As employees look for a new flexible working model where does that leave commercial tenants?


Property lawyer Alicia Renshaw from Leonard Curtis Legal looks at the options

If you are a commercial tenant with large offices and a 10 year lease, but with a new hybrid flexible working model being demanded by employees, the chances are you are reviewing your space needs, but how do you manage changes to a long-term leasing agreement smoothly?

It certainly requires a willing partner in the commercial landlord space and according to a report by Savills (Oct 2020)  there is growing appetite for flexible workspace strategies and even management agreements where landlords receive rent based on the revenue or profit of the tenant. This is good news.

So in changing times for both landlord and tenant here are four common options to consider; subletting, lease surrender, break clauses and assignment.


Depending on the terms of the lease, subletting may be permitted either in whole or in part.

This is a potential solution for tenants who want to cut down on office space, rather than getting rid of it completely. Conditions for subletting will be included in the terms of the lease so ensure these are reviewed before making a decision. Leases will commonly permit the tenant to sublet the whole of the premises with landlordes consent, however, it is less common for leases to allow subletting of part.

Lease surrender

You could also look at a lease surrender which determines the term of the lease and concludes both the landlord and tenant obligations under a lease. This requires the consensual agreement of both to progress. Sometimes this suits both parties because not only does it allow the tenant to terminate its lease the landlord can remodel the premises to either create additional office space or a flexible workspace . The landlord can impose certain conditions on surrenders, including asking for payment of a surrender premium as compensation for the tenant terminating the lease early.

Break clauses

Some fixed term commercial lease can include an option for the tenant to terminate the lease early, either on a specified date or at any time during the term on a rolling basis. This break clause is best pursued if a tenant wants to give up all of the floor space granted by the lease rather than simply opting for a smaller space. Break clauses may contain conditions that must be strictly observed. A tenant is usually required to serve notice on the landlord, often six months in advance, and all monies due under the lease are required to be paid up to date. If occupiers dont meet the break conditions specified, they may lose the opportunity to terminate the lease so we do recommend that tenants take expert advice well ahead of the break date detailed in their lease.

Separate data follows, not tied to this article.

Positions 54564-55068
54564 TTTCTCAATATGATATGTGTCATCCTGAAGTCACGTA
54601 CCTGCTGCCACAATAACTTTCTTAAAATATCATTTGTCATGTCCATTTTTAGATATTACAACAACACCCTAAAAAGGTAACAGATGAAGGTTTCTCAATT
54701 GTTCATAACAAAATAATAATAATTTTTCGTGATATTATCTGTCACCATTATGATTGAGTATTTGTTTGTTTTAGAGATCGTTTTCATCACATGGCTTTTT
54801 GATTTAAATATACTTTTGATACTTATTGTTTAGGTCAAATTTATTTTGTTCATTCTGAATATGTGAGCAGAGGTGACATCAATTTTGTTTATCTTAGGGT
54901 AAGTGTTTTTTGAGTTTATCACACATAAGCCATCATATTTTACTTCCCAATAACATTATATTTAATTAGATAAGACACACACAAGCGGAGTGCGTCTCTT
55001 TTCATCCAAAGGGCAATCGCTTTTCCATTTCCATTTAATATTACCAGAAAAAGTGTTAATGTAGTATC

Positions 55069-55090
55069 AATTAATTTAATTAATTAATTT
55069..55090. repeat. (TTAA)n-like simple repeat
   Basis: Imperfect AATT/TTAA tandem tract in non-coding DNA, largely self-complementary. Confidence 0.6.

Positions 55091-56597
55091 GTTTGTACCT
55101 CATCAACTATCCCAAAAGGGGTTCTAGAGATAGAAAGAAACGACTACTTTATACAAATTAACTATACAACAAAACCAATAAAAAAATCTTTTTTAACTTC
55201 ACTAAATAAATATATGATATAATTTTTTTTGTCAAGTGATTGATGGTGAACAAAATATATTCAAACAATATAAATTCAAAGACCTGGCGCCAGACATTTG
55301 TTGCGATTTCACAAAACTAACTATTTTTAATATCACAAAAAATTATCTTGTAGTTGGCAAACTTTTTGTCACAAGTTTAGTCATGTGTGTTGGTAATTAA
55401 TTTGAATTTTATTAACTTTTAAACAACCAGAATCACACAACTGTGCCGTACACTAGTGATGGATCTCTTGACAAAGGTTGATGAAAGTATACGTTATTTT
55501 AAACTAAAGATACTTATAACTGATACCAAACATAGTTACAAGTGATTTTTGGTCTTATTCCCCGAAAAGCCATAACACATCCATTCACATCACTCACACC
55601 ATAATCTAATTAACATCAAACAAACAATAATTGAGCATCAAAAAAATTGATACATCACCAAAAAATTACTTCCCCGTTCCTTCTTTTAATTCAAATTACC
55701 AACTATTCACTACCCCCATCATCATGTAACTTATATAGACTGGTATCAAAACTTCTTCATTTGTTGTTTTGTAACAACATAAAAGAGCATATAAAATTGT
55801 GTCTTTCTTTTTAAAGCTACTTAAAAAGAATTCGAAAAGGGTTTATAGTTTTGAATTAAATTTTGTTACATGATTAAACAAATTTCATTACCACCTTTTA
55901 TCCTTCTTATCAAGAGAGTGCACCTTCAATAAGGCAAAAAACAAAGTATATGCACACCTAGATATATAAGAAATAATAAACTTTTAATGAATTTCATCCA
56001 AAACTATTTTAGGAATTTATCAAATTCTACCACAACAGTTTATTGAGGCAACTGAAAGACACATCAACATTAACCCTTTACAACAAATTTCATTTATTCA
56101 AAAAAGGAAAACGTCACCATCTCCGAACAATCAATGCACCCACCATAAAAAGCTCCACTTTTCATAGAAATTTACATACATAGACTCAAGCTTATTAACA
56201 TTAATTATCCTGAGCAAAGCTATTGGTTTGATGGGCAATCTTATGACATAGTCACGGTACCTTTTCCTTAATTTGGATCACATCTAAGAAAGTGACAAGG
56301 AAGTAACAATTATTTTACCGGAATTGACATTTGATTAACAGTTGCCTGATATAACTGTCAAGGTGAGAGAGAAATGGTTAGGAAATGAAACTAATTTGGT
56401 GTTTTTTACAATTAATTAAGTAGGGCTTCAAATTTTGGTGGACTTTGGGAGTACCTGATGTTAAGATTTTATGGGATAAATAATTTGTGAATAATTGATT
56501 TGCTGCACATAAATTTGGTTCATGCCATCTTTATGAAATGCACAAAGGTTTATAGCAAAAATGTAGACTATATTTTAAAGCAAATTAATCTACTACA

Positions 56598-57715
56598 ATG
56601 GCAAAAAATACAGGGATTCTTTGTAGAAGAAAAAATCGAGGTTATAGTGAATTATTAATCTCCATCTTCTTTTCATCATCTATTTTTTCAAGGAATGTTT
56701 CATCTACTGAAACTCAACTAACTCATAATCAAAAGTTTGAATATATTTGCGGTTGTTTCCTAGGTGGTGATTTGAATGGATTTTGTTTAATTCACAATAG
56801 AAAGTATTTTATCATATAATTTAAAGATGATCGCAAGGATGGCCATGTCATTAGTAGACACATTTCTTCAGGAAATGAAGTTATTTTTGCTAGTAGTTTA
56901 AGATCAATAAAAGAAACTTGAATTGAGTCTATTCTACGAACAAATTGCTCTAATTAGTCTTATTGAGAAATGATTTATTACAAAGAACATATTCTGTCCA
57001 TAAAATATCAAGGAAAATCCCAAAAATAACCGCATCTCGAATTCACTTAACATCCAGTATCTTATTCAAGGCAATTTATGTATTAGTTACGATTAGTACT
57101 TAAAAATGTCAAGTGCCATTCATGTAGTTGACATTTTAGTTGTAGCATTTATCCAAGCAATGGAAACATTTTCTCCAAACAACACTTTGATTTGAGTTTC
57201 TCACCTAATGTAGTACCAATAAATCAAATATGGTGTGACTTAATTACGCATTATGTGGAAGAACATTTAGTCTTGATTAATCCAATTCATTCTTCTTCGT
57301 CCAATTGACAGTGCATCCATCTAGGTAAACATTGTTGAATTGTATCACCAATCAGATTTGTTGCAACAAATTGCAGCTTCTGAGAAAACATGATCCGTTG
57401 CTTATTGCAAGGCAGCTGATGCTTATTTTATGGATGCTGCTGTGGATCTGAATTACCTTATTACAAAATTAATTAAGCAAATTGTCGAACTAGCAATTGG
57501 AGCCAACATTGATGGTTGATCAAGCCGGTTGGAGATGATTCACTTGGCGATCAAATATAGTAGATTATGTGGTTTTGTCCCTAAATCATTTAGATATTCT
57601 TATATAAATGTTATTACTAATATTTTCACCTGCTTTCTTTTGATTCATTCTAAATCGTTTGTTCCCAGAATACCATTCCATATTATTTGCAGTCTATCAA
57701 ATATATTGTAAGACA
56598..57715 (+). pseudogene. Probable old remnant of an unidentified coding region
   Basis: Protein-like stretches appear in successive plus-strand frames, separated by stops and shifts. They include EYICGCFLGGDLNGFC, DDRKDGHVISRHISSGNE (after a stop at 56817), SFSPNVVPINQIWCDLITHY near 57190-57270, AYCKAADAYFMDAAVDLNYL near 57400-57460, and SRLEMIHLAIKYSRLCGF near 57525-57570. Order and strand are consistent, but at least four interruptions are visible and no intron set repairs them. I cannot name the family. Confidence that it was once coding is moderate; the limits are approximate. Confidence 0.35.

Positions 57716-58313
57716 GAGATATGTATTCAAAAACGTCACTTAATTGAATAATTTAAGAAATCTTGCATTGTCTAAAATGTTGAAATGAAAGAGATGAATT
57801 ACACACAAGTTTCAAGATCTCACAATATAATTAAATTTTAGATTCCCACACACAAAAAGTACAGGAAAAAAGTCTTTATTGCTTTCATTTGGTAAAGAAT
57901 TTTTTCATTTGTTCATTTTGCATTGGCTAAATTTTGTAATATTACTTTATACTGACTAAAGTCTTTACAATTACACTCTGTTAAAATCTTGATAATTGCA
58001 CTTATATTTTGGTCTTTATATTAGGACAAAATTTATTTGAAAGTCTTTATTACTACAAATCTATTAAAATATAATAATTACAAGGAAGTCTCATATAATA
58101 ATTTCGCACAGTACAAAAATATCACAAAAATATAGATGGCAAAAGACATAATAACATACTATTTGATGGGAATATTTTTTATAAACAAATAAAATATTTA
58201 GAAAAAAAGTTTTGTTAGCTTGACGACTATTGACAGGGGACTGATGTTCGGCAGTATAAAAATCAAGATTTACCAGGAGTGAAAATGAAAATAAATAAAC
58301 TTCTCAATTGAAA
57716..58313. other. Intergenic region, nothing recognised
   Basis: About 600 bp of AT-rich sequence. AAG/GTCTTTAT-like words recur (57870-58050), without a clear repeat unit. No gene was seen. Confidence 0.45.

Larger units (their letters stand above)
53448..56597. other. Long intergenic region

Finally, you can look at assignment, where a tenant can transfer its lease to a new party. The right to assign is usually only applicable to the whole of the leased premises and most commercial lease agreements will need the landlordes consent to do so. Most commercial leases contain conditions which can be imposed by the landlord on assignment, which may include whates called an authorised guarantee agreement, where the outgoing tenant guarantees the incoming tenantes obligations under the lease. These conditions enable the landlord to retain control over the identity of the tenant and to ensure the new tenant is able to meet its obligations under the lease.

State protection for tenants with Covid arrears pending

In a separate development for the sector the government looks likely to legislate to ring fence Covid arrears when the restrictions around landlord enforcement are eventually due to be lifted in March next year. This will potentially include a new system of binding arbitration for landlords and tenants who cannot come to a negotiated settlement.

‚The policy has suggested:

  1. Arrears that have accrued since March 2020 for those businesses affected by closure until the time when restrictions were lifted for their specific industry, for example hospitality, will be ringfenced.
  2. A moratorium on the eviction of tenants for non-payment of rent will continue until 25th March 2022, unless new legislation is passed.
  3. Tenants not affected by closures or pandemic will be required to continue to pay their rent. Also, tenants who have been affected, but for whom restrictions have now been lifted, will be expected to pay rent from that point.
  4. The legislation to be passed will only apply to ringfenced arrears. This means a landlord will only be able to evict a tenant affected by closure for the rent arrears accrued before March 2020 and after the restrictions ended.
  5. The landlord is to share some of the tenantes financial burden where they are able to do so. The Government expect terms to be agreed between the landlord and tenants impacted by closures to defer or waive an appropriate proportion of those rent arrears and in the absence of agreement, both will need to undertake binding arbitration.

Get in touch with Leonard Curtis Legal on or 0161 696 3520.


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